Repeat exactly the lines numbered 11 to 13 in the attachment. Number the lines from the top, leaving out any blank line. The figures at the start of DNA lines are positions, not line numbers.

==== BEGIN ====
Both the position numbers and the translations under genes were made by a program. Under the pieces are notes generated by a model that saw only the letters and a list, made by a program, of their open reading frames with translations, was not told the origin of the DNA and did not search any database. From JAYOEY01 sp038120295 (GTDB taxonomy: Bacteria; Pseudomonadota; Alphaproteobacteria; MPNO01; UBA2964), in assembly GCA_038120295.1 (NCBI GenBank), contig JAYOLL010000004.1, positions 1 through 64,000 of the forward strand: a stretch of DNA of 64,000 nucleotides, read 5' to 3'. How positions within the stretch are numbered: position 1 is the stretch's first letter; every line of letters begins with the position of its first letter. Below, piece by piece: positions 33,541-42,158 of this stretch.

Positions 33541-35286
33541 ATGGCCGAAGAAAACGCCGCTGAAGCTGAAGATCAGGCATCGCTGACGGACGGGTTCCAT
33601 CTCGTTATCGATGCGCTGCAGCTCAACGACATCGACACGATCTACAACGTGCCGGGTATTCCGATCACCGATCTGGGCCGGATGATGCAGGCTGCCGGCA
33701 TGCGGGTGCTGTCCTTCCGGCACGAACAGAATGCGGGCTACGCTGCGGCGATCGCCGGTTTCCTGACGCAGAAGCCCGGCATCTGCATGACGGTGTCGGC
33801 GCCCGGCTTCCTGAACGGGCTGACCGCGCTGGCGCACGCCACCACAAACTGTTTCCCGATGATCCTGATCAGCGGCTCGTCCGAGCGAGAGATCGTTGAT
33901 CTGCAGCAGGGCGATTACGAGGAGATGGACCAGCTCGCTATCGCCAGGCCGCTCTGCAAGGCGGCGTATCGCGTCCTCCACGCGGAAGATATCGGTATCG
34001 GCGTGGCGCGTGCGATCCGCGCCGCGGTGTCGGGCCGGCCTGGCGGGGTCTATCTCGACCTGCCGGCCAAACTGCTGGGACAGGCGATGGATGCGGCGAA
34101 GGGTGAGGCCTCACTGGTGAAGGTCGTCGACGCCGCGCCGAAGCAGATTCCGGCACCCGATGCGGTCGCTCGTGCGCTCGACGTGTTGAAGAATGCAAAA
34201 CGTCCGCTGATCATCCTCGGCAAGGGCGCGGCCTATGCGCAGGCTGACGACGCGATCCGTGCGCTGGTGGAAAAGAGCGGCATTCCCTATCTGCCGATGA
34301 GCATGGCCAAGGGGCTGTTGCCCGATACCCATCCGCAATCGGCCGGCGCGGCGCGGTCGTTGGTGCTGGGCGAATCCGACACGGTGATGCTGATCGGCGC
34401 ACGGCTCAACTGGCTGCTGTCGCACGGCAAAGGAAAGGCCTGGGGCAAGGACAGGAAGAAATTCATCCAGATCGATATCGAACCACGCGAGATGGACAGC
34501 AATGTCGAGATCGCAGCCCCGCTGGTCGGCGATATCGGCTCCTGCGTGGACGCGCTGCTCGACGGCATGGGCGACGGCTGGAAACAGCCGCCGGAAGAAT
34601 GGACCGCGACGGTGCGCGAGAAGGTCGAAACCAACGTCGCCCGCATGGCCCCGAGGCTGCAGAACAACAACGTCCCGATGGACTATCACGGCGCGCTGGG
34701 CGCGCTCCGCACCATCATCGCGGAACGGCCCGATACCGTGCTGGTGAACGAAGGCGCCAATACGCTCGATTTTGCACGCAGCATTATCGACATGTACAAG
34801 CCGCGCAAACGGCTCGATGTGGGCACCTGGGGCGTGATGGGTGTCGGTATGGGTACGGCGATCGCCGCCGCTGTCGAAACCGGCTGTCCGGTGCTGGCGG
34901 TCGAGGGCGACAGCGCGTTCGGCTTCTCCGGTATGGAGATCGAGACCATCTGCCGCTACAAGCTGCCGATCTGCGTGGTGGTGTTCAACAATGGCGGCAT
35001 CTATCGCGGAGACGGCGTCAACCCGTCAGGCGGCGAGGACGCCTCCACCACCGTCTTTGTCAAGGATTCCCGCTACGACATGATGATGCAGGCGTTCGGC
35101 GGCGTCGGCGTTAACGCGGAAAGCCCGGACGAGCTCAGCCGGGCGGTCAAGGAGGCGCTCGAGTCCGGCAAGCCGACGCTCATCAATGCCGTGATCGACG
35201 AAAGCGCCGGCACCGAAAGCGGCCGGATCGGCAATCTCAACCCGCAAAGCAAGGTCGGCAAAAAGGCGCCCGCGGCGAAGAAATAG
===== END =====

34301 GCATGGCCAAGGGGCTGTTGCCCGATACCCATCCGCAATCGGCCGGCGCGGCGCGGTCGTTGGTGCTGGGCGAATCCGACACGGTGATGCTGATCGGCGC
34401 ACGGCTCAACTGGCTGCTGTCGCACGGCAAAGGAAAGGCCTGGGGCAAGGACAGGAAGAAATTCATCCAGATCGATATCGAACCACGCGAGATGGACAGC
34501 AATGTCGAGATCGCAGCCCCGCTGGTCGGCGATATCGGCTCCTGCGTGGACGCGCTGCTCGACGGCATGGGCGACGGCTGGAAACAGCCGCCGGAAGAAT